The American personal luxury car, as a concept, is generally understood to have been invented by the Ford Motor Company with the Ford Thunderbird, not so much the 2-seater 'pseudo sports cars' of 1955-1957 but more with the 4-seaters introduced in 1958. With the sales success of the Thunderbird, other manufacturers jumped on the bandwagon of this new market niche and before long, there were quite a few choices available.
So, what exactly was a 'personal luxury car'? It's a luxurious but practical automobile designed primarily for the pleasure of its driver and owner, rather than the comfort of its passengers. A full-size luxury car places the comfort of its passengers (both front and rear seat) at least as highly as the driver's; after all, many people with the means to buy such a car might choose to be driven by someone else. A personal luxury car, on the other hand, was designed to appeal to those who wanted a vehicle mostly for their own personal transportation. Most such cars had only two doors, showing that carrying rear seat passengers was not a priority and the car was not chosen by or for them. Seating for four or more was provided in reasonable comfort, of course, since most buyers who could afford such a car had families and a two-seater like the original Thunderbirds couldn't be justified.
While not a true performance car, a personal luxury car had to have power and speed. Part of its market were those who couldn't afford a full-size luxury car, but another part of its market were people looking for something more enjoyable to drive. While acceleration was always decent, the personal luxury car's forté was highway and freeway cruising, long-distance mile-eating rather than stoplight wars, which were not its owner's style. The suspension was tuned for comfortable high-speed driving on the highway, being rather too soft for negotiating winding roads at speed, and the steering was generally lazy, slow-turning and fingertip-easy in the manner of a Cadillac rather than a Corvette. Top speeds were high, thanks to the high gearing used to give smoothness at lower speed, and the large engines fitted for the same reason. Engines were generally big V8 lumps of Detroit iron, towards the top end of the manufacturer's size range, though not performance-tuned models. Transmission choices were few and automatic transmission de rigeur.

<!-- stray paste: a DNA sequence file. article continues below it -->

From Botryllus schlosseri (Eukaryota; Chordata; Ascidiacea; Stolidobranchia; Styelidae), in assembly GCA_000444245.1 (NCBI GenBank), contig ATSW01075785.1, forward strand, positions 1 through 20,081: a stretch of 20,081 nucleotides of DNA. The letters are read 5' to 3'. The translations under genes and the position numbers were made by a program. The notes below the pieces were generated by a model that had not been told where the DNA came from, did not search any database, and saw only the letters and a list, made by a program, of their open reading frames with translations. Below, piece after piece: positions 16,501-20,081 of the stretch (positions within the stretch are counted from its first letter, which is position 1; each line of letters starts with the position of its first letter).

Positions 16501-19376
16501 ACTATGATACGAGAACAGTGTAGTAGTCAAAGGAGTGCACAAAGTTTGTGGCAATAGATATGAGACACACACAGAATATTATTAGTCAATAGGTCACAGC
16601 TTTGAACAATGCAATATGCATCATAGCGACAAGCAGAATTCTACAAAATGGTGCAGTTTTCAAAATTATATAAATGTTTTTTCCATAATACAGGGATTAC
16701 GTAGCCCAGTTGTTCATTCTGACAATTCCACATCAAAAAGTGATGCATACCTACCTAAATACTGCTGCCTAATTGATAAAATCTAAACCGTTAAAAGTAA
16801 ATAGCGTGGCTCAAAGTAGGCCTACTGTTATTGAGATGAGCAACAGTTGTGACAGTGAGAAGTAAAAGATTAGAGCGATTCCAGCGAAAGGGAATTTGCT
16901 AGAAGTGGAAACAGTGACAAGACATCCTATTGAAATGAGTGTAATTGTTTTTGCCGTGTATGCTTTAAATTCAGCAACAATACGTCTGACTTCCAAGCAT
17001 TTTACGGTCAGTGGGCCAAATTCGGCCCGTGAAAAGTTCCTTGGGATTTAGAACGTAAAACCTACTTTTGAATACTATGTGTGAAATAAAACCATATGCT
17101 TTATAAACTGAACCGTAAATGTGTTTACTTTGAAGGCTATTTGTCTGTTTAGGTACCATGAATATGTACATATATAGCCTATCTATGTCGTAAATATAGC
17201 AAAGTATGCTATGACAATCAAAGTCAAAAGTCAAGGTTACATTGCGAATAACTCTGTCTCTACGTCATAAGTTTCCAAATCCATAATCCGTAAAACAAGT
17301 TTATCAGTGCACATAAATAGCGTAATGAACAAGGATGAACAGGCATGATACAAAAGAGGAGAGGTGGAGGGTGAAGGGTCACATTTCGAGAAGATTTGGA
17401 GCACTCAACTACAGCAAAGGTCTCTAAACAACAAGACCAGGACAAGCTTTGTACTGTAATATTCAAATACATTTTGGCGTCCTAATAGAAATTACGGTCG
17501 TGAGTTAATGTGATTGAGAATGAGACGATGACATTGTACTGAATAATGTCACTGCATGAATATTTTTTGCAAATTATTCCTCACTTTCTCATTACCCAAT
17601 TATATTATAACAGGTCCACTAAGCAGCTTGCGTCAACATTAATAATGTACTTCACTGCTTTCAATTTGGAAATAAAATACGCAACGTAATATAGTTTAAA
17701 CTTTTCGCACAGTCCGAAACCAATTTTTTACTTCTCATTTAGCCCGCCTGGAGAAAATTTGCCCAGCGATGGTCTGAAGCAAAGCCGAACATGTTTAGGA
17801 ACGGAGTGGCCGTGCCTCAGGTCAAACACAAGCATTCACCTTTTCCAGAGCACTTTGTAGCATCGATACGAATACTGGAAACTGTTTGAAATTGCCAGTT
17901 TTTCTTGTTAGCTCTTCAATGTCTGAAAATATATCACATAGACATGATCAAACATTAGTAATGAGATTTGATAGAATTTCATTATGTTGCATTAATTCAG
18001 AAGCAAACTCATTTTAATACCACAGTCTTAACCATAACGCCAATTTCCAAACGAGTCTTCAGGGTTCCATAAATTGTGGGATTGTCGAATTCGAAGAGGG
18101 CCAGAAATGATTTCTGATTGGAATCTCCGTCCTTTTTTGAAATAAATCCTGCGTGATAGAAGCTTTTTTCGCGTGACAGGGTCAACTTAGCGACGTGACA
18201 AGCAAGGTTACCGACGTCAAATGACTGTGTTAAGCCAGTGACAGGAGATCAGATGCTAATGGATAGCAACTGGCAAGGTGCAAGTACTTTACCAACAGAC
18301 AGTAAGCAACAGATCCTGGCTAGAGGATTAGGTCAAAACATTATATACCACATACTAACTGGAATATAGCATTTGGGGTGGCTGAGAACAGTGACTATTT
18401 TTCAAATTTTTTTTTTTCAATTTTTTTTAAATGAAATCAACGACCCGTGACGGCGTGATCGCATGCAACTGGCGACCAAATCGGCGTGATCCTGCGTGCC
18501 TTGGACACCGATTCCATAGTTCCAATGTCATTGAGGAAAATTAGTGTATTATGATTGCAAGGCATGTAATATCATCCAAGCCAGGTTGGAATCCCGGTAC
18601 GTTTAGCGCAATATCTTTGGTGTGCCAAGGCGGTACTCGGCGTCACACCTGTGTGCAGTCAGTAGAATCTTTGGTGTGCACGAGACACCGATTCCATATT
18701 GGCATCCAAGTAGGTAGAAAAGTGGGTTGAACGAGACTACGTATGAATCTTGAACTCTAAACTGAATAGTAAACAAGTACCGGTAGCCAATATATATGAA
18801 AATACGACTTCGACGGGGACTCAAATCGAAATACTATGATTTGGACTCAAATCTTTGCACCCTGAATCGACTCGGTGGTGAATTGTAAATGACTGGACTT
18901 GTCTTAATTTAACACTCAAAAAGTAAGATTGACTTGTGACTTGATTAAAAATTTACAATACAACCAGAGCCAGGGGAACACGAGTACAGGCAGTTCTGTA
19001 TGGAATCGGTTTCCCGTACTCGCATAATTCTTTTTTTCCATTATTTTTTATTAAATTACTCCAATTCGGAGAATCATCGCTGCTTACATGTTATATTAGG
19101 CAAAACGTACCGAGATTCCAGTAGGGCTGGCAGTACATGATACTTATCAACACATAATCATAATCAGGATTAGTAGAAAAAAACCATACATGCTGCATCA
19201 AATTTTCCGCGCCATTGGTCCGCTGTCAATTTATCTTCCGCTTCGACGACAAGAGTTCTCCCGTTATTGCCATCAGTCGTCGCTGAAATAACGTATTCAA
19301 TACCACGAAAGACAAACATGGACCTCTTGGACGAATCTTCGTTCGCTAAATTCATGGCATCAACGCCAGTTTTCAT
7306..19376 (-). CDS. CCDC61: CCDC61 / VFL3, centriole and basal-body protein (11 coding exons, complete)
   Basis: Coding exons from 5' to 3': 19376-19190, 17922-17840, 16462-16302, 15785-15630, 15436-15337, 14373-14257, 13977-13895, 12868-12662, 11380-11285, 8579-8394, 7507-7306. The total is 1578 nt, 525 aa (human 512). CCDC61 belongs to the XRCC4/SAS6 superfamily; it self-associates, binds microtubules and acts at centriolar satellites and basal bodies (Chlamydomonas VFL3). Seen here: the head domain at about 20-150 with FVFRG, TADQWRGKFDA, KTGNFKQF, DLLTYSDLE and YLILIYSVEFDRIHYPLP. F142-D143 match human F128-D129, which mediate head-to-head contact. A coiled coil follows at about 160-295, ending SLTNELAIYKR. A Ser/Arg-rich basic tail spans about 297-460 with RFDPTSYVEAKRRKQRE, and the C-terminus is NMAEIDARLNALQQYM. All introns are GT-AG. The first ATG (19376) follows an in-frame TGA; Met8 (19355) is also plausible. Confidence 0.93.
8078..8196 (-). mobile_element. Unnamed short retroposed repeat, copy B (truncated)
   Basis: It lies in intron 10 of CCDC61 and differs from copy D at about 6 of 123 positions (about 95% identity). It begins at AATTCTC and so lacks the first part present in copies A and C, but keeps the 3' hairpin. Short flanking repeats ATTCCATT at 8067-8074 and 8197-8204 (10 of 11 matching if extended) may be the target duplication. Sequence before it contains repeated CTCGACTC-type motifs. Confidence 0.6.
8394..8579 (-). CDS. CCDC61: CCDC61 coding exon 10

Internally, these cars were well-appointed, offering nearly the appointments of a luxury car. Wood-grain vinyl was more likely than real wood accents, but drivers of these cars were reasonably pampered. Fitting of a multitude of power accessories was common; power seats, power windows, radio antenna, door locks, remote trunk release, and much more.
The era of the true American personal luxury car lasted until around 1980, though many of the same models continued in much shrunken form for quite a while. Today, this market segment is dead, or nearly so, among domestic cars, but very similar imports from Japanese manufacturers like Lexus and European marques like BMW and Mercedes sell well.
Today, old American personal luxury cars are a good buy if you're in the market for a classic car. Everyone wants a muscle car or pony car, and personal luxury cars, more expensive then, are now cheaper - and rarer, and in the opinions of some a classier ride. The exceptions to this are Ford Thunderbirds of 1966 and earlier, and a select few high-performance editions, which fetch more money. Doing a major restoration on one of these cars will be harder since parts availability is much worse, but mechanically they share many parts with full-size cars or muscle cars of the period. On the upside, these cars will generally be in much better condition than unrestored muscle cars or pony cars, since they were generally bought by older individuals and have never been raced or used hard.
Cars that can be included in the Personal Luxury Car sector include the following. Note that not all model years with cars bearing these names count, since automobile manufacturers often re-use names, sometimes on very different types of car:
- Ford Thunderbird - the original personal luxury car, and always one of the best sellers.
- Oldsmobile Starfire - until the arrival of the Toronado in 1966.
- Oldsmobile Toronado - the first large American front wheel drive car.
- Buick Riviera - considered one of the most beautiful American cars of the 1960s.
- Pontiac Grand Prix - Introduced in 1962, early models are similar to the Pontiac GTO in looks but they were always more luxurious. A top seller.
- Chevrolet Monte Carlo - Introduced in 1970, and easily mistaken for a Chevrolet Chevelle; again, a much more luxurious car.
- Cadillac Eldorado - from the late 60s sharing the front wheel drive and other characteristics of the Oldsmobile Toronado
- Lincoln Continental Mark Series - from 1969 sharing the chassis, drivetrain and other parts of the Ford Thunderbird